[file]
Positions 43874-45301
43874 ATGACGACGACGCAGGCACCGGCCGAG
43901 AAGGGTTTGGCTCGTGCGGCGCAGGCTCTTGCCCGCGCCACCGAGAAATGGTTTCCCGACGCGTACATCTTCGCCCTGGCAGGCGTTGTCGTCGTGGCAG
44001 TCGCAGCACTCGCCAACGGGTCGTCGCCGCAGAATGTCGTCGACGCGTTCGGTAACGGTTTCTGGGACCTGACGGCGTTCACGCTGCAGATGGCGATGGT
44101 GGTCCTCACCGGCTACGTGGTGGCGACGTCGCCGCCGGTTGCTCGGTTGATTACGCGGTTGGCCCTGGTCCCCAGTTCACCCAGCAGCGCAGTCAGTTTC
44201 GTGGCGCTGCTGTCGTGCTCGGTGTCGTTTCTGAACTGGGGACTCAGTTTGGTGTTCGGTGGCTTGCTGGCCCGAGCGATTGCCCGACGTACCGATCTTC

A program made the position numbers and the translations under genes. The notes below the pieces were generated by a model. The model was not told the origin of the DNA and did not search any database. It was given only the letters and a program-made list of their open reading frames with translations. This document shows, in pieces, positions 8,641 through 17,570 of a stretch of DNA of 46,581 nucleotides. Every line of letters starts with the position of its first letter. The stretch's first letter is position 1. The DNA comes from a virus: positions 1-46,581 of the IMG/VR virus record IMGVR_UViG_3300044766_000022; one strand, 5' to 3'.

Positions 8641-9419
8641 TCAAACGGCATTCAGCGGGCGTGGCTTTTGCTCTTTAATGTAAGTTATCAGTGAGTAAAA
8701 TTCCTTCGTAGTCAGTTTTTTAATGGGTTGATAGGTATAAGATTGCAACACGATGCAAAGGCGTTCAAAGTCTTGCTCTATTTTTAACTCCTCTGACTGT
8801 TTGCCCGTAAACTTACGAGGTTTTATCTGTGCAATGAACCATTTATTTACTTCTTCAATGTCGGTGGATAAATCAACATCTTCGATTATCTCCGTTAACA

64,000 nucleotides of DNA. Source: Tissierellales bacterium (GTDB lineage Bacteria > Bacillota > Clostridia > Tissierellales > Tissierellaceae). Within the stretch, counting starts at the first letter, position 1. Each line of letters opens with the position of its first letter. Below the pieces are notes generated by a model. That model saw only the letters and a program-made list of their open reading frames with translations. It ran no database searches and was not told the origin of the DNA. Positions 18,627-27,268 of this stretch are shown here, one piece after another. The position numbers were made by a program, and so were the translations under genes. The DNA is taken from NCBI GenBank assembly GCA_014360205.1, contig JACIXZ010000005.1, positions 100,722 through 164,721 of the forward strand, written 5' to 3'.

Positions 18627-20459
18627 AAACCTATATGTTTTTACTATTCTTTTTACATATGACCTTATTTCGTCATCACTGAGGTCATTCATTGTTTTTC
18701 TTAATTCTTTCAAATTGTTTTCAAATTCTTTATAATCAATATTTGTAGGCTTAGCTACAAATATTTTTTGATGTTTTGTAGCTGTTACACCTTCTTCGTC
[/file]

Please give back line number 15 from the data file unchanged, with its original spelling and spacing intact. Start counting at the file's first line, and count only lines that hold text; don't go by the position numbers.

18701 TTAATTCTTTCAAATTGTTTTCAAATTCTTTATAATCAATATTTGTAGGCTTAGCTACAAATATTTTTTGATGTTTTGTAGCTGTTACACCTTCTTCGTC